US Environmental Protection Agency must reassess glyphosate risk
06/18/2022 02:59 am
Since the takeover of Monsanto, the Bayer group has had a major legal construction site in the USA – with the weed killer Roundup at the center. In one day, there are two important court decisions independently of each other. One affects Bayer directly, the other indirectly.
The US Environmental Protection Agency has been ordered by an appeals court to re-examine the health risks of glyphosate. The San Francisco court cast doubt on the EPA’s assessment that the active ingredient in Bayer’s controversial weed killer Roundup poses no particular risk to humans.
The topic is of great importance for the German Bayer group. He is facing numerous US lawsuits in the US over alleged cancer risks from glyphosate. On Friday there was also good news for the DAX company: In a case in the state of Oregon, it achieved another success in court. Bayer has now won the last four US lawsuits involving plaintiffs who blame glyphosate for cancer.
Last exam two years ago
The EPA last reviewed the weed killer in 2020 and maintained that it posed no health risk when used correctly. The environmental organization NRDC, among others, complained about this. “For years, the EPA has refused to do anything about the harmful effects of this pesticide on humans and the environment,” the organization said on Friday. The court made it clear that things could not go on like this.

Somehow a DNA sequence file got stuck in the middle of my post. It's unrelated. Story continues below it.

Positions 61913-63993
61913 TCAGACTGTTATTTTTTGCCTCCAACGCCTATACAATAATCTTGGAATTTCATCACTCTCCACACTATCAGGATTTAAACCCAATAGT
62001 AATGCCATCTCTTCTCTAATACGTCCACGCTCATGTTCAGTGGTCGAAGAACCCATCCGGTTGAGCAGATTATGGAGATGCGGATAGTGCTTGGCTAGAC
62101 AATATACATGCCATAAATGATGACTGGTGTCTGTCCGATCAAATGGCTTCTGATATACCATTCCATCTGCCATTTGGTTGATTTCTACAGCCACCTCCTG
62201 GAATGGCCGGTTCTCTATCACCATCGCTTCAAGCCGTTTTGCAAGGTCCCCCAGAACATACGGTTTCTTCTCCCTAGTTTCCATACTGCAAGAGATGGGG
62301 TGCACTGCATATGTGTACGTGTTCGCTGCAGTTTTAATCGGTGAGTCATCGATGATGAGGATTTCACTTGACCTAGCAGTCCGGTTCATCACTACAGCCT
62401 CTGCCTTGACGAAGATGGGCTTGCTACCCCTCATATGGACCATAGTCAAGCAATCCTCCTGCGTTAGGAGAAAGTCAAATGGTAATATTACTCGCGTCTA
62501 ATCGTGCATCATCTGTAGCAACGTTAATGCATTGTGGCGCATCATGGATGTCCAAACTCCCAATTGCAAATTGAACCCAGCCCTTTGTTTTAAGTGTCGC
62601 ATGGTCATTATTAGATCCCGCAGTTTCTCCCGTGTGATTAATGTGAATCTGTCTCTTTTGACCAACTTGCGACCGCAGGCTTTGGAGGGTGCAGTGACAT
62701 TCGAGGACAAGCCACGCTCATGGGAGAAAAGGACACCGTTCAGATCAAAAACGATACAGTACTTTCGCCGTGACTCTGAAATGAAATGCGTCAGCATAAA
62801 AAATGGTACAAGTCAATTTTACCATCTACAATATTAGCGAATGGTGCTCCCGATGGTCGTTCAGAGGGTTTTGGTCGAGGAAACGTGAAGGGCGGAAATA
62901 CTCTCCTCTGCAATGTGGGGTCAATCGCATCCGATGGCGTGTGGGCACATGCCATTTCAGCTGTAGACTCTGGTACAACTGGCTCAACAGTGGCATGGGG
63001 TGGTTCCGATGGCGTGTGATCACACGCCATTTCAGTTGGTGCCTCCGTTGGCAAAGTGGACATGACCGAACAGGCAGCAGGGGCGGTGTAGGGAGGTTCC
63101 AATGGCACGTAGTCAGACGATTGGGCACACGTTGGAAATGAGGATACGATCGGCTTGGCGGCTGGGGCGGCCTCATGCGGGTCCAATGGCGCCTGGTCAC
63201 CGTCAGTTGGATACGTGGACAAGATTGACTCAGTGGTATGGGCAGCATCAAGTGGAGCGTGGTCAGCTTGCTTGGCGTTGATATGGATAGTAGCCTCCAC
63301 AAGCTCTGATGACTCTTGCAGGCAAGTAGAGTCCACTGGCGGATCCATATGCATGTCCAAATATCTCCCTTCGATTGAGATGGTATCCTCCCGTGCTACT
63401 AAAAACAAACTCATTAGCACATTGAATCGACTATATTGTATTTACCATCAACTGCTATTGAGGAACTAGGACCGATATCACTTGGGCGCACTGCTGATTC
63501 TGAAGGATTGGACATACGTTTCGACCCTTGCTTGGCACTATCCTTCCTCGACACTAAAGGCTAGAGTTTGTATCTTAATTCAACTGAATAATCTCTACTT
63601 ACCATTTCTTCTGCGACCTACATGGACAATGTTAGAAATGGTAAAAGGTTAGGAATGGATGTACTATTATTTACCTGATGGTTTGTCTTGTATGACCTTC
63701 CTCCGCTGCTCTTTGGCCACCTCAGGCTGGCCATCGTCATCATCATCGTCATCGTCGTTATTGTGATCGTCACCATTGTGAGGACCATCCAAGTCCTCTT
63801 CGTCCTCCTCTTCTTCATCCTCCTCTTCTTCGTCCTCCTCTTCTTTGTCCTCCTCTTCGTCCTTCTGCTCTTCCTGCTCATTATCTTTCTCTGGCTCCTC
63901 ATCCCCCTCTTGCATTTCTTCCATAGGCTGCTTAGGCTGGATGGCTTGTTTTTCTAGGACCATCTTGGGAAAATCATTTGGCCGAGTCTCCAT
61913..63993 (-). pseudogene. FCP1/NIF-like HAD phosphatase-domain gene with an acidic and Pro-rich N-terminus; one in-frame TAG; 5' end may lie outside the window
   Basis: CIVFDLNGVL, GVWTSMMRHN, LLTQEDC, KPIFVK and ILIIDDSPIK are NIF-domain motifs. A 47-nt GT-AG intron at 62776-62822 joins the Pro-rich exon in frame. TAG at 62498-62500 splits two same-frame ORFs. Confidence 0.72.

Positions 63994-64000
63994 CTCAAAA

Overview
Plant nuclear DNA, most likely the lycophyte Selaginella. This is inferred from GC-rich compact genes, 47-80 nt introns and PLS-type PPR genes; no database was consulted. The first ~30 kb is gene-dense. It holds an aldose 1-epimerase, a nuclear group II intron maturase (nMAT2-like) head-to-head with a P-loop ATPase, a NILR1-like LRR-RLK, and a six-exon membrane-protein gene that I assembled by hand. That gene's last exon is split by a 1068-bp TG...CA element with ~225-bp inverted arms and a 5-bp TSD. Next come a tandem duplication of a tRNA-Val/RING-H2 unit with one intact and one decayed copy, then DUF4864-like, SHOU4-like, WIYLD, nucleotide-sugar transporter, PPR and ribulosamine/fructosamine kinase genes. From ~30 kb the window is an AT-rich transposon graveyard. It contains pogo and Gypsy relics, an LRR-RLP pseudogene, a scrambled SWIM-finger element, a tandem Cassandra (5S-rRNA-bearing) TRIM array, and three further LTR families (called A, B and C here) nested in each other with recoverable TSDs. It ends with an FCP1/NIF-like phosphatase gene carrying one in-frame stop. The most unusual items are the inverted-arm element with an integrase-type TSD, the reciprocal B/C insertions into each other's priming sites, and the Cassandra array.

In its ruling, the responsible court of appeals was particularly bothered by the way the EPA justified that glyphosate is not carcinogenic. The underlying analysis is “incorrect” and is not in line with the guidelines of the authority. The EPA declined to comment on the criticism when asked. A spokeswoman said the glyphosate decision would be reviewed.
In a statement, Bayer expressed confidence that the EPA found no cancer risks from glyphosate even in a new review. The environmental agency of the US government acted conscientiously last time and carried out a “rigorous” evaluation of scientific studies of the past 40 years. Bayer had shouldered the glyphosate lawsuits with its $60 billion acquisition of seed giant Monsanto in 2018.
Bayer wants to appear “confident”.
The many procedures in the USA are based in particular on an assessment by the International Agency for Research on Cancer of the World Health Organization. In 2015, she classified Monsanto’s weed killer as “probably carcinogenic” to humans. Bayer denies this, arguing with the approval of many regulatory agencies and studies that are intended to show that glyphosate is safe when used as directed.
The tide finally turned after Bayer lost the first three glyphosate lawsuits in the United States. On Friday, the DAX group won the fourth procedure in a row. The Jackson County, Oregon grand jury unanimously found Roundup not responsible for plaintiff’s cancer. “We remain fully behind Roundup’s security,” Bayer said. The group announced that it would “self-confidently” defend itself in all future legal conflicts on the subject.
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